The Nigerian Maritime Administration and Safety Agency (NIMASA) and the Interregional Coordination Centre (ICC), Yaoundé, have forged an alliance to tackle the lingering piracy that has continued to threaten shipping activities in the Gulf of Guinea (GoG).
The duo, in a joint communiqué on the framework to tackle maritime insecurity in the Gulf of Guinea, said ICC Yaoundé and Nigeria intend to form a framework to provide shared awareness on activities in the Gulf of Guinea.
The platform, known as Gulf of Guinea Maritime Collaboration Forum (GOG-MCF/SHADE), according to the communiqué will be opened to all GOG countries with similar capacities to join on a voluntary basis.
“The GOG-MCF/SHADE will focus on counter-piracy and armed robbery by bringing together regional, international, industry and NGO partners to advance and coordinate near term maritime activities with a view to working toward a set of common operational objectives in order to protect seafarers and ships operating off the coast of West and Central Africa,” they stated.
The duo agreed that a number of attacks/kidnapping in the Gulf of Guinea region against merchant’s vessels is alarming and needed urgent attention.
The Executive Director of ICC Yaoundé, Admiral Narciso Fastudo and the Director-General, NIMASA, Dr Bashir Jamoh, representing Nigeria, have held meetings to explore how to adopt a truly integrated approach to the operational challenge of tackling the problem of piracy and armed robbery.
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It was gathered that the synergy of the Yaoundé structure and extensive effort by Nigerian officials to reduce the number of attacks through the delivery of its Deep Blue Project is a good combination.
Both parties were also cognisant of the effort made by international partners and wish to establish meaningful engagement that leads towards more cooperative action at sea.
Identifying that some stakeholders hold real-time information on the situation at sea while others have operational capability and means, it was therefore with an urgency that stakeholders with an interest in the GOG maritime security jointly agree and implement appropriate solutions to reduce the harm to seafarers.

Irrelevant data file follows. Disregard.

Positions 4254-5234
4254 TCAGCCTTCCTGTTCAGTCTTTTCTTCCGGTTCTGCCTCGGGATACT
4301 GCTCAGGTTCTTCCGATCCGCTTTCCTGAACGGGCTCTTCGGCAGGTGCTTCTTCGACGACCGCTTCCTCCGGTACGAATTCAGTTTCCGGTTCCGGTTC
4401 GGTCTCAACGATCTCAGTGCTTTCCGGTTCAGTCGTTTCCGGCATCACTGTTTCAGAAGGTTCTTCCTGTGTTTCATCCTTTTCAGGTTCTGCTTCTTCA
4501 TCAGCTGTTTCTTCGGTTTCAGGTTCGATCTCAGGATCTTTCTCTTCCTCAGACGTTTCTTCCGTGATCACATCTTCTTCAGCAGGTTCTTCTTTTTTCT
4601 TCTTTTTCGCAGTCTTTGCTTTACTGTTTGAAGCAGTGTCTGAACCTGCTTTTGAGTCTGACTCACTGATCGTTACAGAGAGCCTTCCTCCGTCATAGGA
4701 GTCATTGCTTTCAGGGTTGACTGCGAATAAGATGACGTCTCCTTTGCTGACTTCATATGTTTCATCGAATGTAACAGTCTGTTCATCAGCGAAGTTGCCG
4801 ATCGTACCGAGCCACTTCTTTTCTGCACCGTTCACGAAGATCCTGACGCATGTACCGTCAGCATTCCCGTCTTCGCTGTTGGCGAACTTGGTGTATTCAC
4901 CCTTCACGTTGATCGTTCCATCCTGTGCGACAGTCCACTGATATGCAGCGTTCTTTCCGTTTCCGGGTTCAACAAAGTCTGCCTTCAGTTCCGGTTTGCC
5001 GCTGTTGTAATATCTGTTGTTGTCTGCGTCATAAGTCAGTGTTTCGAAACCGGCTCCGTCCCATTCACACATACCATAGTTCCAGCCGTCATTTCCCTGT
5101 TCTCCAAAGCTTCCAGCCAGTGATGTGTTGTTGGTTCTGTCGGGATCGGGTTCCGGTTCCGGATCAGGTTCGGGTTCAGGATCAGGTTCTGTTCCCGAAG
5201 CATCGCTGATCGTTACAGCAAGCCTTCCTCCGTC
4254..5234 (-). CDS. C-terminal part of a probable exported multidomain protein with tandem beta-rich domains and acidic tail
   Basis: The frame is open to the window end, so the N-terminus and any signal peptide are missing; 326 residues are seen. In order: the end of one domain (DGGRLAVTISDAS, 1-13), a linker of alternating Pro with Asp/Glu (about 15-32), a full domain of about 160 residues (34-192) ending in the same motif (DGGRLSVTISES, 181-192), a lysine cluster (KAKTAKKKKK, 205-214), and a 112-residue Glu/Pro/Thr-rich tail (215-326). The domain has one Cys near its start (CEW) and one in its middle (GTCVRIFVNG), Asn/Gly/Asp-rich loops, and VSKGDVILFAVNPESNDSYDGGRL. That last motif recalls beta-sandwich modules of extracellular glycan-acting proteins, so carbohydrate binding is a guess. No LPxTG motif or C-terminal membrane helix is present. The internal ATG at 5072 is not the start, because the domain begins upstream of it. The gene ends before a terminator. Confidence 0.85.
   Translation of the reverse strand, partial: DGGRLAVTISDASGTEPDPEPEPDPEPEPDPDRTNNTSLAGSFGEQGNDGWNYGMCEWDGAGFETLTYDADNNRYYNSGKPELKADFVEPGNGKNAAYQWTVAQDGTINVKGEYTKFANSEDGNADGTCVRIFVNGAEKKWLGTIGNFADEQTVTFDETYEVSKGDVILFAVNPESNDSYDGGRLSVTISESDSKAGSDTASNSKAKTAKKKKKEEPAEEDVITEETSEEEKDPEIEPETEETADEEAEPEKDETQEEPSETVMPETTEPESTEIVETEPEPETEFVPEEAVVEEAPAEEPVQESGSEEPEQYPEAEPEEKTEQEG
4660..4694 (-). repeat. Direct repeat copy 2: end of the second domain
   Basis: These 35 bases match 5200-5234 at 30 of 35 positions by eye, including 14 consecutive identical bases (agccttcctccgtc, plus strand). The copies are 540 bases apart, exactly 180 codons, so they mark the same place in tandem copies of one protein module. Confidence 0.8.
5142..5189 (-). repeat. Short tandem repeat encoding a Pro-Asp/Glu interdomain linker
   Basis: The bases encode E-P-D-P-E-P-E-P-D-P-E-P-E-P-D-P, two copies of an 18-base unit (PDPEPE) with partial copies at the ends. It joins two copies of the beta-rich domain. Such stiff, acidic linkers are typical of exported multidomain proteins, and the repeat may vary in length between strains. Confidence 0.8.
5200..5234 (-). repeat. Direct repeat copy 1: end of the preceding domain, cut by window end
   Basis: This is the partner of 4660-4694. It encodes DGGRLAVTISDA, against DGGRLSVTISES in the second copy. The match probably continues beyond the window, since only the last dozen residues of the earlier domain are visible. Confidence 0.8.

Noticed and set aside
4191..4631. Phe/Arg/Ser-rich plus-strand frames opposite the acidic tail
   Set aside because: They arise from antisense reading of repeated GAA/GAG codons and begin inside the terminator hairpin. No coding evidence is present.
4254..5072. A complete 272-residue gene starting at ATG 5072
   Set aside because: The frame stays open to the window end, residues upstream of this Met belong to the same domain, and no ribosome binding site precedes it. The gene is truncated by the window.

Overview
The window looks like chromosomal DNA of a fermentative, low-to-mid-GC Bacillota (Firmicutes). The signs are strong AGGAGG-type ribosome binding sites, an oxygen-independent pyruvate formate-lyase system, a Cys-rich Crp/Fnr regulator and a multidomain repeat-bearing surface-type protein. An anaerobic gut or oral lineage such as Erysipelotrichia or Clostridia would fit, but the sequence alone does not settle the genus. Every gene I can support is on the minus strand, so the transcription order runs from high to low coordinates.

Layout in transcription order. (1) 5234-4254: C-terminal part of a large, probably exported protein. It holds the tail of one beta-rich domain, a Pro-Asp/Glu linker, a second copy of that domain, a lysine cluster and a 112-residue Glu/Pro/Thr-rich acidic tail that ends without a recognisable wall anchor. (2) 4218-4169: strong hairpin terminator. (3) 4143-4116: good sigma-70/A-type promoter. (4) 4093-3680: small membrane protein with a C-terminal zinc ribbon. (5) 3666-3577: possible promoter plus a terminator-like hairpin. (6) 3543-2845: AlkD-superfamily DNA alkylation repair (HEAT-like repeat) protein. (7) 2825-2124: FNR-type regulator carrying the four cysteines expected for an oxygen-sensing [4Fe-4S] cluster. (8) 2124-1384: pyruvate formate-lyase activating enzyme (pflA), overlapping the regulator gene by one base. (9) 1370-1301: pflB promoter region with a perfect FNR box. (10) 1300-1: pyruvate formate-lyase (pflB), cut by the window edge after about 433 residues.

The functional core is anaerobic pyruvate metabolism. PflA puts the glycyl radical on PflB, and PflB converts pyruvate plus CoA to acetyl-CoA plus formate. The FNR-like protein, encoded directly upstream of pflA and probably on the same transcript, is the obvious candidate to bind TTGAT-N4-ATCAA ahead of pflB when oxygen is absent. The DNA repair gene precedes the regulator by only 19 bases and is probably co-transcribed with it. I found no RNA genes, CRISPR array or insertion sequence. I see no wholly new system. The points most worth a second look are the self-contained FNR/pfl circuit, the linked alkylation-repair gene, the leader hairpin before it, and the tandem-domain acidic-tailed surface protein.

It was also recognised that countries beyond the immediate region are looking for ways and means to contribute to this effort and a sustainable mechanism to do the needful.
Jamoh and Fastudo announced the intention to hold the first GOG-MCF/SHADE online meeting as soon as possible.
They noted that given its separate but complementary nature, the G7++FOGG would support the creation of the GOG-MCF/SHADE which would comprise:
An open plenary session; working group meetings; working group chairs; coordination meeting; plenary session report; while the registration details and the agenda would be published soon.
Both the ICC Yaoundé and Nigeria encouraged all stakeholders to become involved in the ground-breaking effort to reduce regional maritime insecurity.
The ICC, a coordination and information-sharing structure that connects the Regional Maritime Security Centre for Central Africa (CRESMAC) and the Regional Maritime Security Centre for West Africa (CRESMAO).
The International Maritime Bureau (IMB) in its quarterly report on maritime piracy had recently declared that the Gulf of Guinea has continued to be dangerous for seafarers accounting for nearly half of all reported piracy incidents in the first quarter 2021.
It noted that while the number of reported piracy attacks against commercial shipping declined in 2021, violence against crew is on the rise with the Gulf of Guinea remaining the world’s piracy hotspot in 2021.